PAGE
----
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Rewilding in the UK: A Case Study of the Lynx

Emily is a conservation and sustainability journalist. She feels passionately about endangered species. You can see her latest work on her blog, Conservation Folks, or follow her on Twitter.

As human populations have progressed, industrialised and grown, they have trodden upon areas of the planet once reserved solely for wildlife and the natural ecosystems in which they had peacefully lived. This has lead to local and global extinctions and overall declines in biodiversity.

Some may consider humankind’s effects on nature as an inevitable and irreversible side effect of population growth. However, in the United Kingdom, conservationists hope to flip that assumption on its head and reintroduce a species that was eradicated from the country nearly 1,300 years ago: the lynx.

Who Is Responsible?

Specific wildlife charities and organisations are throwing their support behind rewilding the lynx, as well as other species that have been hunted or otherwise pushed out of their natural place in Britain’s ecosystems.

Rewilding Britain is one such organisation, which hopes to work with local communities, business owners, property owners and government officials to find ways for people and nature to live symbiotically in a way they haven’t before. The Lynx Trust has taken its support one step further, actually applying for permission to reintroduce the species in Northumberland in July 2017.

The lynx

A hot topic in the conservation world: the lynx. The lynx has not been present in the UK for nearly 1,300 years but local rewilding organisations are campaigning to bring these big cats back to the British Isles.

Why Are They Rewilding?

There are many reasons why traditional conservation methods – largely focused on creating nature refuges and protected areas - have failed to promote long-term species reintegration. While these cordoned off areas can benefit particular species, they often boast relatively low overall biodiversity and are typically reliant on management by humans.

Rewilding can create ecosystems with increased resilience that are less reliant on human intervention. Re-introducing plants and animals known as keystone species – species like the lynx that have a large effect on a number of species relationships in an ecosystem - can reestablish ecological niches and processes that are fundamental to the ecosystem’s integrity. Experts believe a successful reintroduction of the lynx would cause a chain reaction, with more animals returning to their native lands on the British Isles. Rewilding advocates say the lynx is an excellent candidate for rewilding because it hunts deer, which overpopulate much of the English countryside, and are not known to attack humans. Lucky us.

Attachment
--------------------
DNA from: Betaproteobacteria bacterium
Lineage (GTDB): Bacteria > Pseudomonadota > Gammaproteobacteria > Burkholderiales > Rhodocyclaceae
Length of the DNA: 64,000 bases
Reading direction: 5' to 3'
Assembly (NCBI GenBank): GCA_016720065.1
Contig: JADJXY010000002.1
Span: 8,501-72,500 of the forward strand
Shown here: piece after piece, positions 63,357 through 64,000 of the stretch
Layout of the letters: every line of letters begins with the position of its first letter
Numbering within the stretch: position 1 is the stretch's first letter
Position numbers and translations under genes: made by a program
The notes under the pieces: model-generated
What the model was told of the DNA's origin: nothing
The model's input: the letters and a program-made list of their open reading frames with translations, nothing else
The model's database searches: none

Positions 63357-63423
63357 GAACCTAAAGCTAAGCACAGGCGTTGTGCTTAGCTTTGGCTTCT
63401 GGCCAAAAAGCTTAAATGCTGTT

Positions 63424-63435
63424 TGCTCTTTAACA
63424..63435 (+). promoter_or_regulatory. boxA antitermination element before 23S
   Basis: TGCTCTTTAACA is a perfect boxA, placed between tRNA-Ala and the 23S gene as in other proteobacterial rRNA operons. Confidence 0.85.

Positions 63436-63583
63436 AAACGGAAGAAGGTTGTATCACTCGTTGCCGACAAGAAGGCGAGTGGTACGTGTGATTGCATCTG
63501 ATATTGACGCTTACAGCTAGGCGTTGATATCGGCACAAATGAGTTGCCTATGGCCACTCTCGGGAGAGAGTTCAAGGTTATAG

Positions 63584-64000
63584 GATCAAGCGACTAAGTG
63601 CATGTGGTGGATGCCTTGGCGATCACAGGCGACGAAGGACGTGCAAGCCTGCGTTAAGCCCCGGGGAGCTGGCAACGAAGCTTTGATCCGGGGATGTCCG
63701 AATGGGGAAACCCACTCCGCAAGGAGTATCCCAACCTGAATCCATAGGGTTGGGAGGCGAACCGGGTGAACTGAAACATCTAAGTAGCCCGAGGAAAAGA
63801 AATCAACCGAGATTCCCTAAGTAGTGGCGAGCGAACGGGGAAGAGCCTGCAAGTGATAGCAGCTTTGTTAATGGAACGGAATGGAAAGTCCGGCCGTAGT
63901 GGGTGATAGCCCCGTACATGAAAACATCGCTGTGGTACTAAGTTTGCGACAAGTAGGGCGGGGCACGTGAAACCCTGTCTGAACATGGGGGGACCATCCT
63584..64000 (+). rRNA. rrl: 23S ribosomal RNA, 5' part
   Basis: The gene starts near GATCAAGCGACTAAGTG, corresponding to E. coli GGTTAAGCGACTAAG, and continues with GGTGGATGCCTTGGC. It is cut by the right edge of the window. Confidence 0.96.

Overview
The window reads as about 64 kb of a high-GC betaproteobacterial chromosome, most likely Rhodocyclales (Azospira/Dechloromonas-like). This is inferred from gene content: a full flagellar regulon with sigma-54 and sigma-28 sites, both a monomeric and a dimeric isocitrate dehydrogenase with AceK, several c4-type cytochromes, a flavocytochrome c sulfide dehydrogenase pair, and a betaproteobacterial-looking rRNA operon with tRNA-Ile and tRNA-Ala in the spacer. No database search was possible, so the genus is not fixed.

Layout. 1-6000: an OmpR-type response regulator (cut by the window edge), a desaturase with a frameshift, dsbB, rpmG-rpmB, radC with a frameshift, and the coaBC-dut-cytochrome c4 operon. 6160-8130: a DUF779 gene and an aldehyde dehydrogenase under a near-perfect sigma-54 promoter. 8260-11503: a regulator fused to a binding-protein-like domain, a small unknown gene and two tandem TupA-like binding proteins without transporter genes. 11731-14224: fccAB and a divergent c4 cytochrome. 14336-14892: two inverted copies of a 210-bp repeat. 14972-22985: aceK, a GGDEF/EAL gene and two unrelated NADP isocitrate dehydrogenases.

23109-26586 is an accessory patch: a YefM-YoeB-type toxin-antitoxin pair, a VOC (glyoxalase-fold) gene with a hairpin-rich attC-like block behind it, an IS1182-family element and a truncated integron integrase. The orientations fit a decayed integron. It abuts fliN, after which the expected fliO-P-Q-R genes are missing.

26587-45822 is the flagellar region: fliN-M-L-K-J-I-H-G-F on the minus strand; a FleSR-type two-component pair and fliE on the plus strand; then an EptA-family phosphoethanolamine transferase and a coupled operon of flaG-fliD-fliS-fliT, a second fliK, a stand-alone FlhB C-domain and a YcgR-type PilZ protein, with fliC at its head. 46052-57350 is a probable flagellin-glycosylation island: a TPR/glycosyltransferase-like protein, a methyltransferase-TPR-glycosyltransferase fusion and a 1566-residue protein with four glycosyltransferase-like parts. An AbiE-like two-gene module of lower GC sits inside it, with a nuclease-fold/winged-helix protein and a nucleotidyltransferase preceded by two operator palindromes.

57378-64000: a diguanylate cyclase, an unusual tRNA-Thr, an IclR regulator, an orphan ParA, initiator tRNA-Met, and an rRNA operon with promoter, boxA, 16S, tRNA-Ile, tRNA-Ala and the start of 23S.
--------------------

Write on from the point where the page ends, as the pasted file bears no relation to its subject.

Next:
Is Anyone Opposed to the Rewilding?

While many conservationists are championing the idea of rewilding the lynx and other once-populous species, some oppose their reintroduction. There is fear among farmers that the lynx will kill their sheep, and others worry that because habitats have been so drastically altered since they inhabited the country we cannot predict how these animals will behave in these new landscapes.

Rewilding advocates believe the lynx won’t have a large impact on farmers because they are typically hesitant to emerge from the safety of their woodland habitat and are therefore unlikely to leave tree cover to hunt and eat sheep in wide open fields. Despite this, farming communities are still understandably worried about the unknown impact of these apex predators.

When Will We Know the Effects?

The Lynx Trust has applied for a licence allowing it to import six lynx back into the UK. The initial population would consist of four females and two males, whose locations would be tracked by GPS collars. If the application is successful, this could happen before the end of 2017.

The Trust says it has a moral obligation to reintroduce a species that was once native to the country. For added incentive, it promises increases in tourism revenue as people travel to catch a glimpse of these beautiful wildcats in the countryside.

If their attempt is successful, the lynx will join a growing list of rewilding success stories, which include the reintroduction of beavers to Scotland and white storks to areas throughout the nation.

Hopefully this is just the beginning of a wilder UK!

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